Release Date: Feb 26, 2013
Record label: ECM
Genre(s): Jazz, Post-Bop, Avant-Garde Jazz, Saxophone Jazz
Hagar's Song is a deeply intimate, intuitive offering from saxophonist Charles Lloyd and pianist Jason Moran, who has been a key part of Lloyd's quartet since 2008. The program is a collection of standards and originals, as well as one thorny, angular free improvisation ("Pictogram"). The title piece is a five-part suite dedicated to the memory of Lloyd's great-great grandmother, who spent most of her life as a slave.
Jazz success stories, at least the modern kind that have occurred since the rise of rock music in the 1960s, tend to be strange. How does someone playing intricate improvised instrumental music on a trumpet or saxophone really blow up in the public eye in the modern age? There’s usually a hook. So, Wynton Marsalis was just a great player, but he also was nominated for Grammys in both classical music and jazz in the same year.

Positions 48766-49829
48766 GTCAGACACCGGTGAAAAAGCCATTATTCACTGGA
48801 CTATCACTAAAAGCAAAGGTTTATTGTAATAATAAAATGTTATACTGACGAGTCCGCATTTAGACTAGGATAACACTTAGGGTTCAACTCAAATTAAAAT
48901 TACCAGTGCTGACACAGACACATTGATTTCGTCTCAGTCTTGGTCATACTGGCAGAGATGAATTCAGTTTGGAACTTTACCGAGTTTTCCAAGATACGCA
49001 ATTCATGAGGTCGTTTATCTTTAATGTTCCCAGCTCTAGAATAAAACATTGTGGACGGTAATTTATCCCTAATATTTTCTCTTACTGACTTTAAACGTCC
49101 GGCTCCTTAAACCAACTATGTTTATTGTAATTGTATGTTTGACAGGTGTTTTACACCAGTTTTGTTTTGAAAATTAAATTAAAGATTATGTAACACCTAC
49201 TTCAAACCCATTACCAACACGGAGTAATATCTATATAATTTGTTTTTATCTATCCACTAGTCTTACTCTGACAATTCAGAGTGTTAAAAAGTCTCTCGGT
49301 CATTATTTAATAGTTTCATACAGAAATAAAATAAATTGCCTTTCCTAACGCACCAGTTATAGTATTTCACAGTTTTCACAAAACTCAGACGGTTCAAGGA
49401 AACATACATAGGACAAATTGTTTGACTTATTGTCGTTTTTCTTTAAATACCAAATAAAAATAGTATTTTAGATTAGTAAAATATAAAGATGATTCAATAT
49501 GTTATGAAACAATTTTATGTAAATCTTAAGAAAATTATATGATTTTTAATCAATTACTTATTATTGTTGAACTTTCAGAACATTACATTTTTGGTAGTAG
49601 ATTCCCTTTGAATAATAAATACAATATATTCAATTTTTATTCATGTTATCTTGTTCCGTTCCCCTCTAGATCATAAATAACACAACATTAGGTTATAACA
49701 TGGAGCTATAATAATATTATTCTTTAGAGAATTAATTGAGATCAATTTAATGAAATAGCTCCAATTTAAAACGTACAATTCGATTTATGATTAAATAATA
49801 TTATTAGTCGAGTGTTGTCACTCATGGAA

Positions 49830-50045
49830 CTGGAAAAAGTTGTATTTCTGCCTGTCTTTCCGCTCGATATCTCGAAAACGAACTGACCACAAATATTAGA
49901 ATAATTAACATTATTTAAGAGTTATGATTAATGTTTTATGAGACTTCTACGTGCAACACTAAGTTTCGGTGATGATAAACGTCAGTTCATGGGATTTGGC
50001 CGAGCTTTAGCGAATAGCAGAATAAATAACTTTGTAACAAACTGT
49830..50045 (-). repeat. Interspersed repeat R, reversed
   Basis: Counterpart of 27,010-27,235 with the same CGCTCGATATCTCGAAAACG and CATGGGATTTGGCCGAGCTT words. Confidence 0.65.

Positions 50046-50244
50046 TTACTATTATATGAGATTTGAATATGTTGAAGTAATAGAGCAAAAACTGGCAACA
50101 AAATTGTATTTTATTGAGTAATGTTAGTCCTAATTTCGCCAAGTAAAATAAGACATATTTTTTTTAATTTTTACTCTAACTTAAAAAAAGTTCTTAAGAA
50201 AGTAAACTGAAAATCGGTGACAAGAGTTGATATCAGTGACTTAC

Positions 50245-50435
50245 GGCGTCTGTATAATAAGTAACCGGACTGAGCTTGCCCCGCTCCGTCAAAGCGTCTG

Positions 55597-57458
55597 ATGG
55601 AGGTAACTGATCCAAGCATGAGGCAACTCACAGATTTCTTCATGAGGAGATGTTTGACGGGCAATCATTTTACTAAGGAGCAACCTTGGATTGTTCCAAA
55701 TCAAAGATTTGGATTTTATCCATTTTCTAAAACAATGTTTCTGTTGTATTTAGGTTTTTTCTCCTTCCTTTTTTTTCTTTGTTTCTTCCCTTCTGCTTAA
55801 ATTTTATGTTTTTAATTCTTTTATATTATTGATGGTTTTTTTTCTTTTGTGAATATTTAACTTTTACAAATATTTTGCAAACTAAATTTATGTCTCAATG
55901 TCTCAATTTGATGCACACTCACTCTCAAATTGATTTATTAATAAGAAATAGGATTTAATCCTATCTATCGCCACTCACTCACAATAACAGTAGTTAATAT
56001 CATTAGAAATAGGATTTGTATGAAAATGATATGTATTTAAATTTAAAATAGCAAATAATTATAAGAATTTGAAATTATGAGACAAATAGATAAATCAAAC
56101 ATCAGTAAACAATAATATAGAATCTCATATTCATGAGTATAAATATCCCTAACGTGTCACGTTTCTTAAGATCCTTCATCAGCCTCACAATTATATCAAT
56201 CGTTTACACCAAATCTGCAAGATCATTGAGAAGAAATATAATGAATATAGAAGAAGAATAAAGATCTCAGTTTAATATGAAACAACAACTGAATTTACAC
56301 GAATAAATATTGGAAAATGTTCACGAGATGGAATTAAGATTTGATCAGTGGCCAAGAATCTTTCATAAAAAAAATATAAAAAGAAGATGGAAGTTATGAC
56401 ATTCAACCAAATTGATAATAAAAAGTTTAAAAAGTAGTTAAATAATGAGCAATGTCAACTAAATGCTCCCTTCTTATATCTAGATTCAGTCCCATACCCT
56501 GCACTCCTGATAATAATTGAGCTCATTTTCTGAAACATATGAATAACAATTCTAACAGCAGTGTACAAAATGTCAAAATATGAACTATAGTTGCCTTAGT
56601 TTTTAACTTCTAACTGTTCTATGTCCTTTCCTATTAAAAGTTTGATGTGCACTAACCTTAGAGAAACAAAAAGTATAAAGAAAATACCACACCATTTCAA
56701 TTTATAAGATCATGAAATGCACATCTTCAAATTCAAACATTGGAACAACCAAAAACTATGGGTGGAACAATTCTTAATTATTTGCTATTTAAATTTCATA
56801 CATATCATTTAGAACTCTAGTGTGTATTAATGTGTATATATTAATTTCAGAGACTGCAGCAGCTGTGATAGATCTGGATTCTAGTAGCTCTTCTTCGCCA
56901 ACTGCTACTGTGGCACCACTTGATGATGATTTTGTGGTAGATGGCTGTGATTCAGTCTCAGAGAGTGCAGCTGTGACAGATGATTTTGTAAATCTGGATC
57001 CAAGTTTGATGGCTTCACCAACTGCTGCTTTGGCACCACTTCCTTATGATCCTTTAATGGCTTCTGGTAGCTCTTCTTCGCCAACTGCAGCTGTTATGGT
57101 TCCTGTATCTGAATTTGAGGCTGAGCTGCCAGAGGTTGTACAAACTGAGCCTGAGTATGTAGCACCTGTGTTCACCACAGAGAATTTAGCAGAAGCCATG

Saxophonist Charles Lloyd, soon to be 75, here gives an intimate closeup of his warm relationship with brilliant pianist Jason Moran – and with his enslaved great-great-grandmother, who names the album through Lloyd's suite in her memory. Evergreens such as Ellington's Mood Indigo mingle with Dylan's I Shall Be Released and the Beach Boys' God Only Knows – the latter choice reflecting Lloyd's California sojourns with the Beach Boys in the 1970s. There are a few uptempo passages here – including a briskly striding Mood Indigo and a boogieing Rosetta – where Lloyd sounds unsettled by the momentum and the absence of a rhythm section to fill gaps, and uneasily resorts to whirring repeated figures and the same upwardly barrelling run to a resolving note.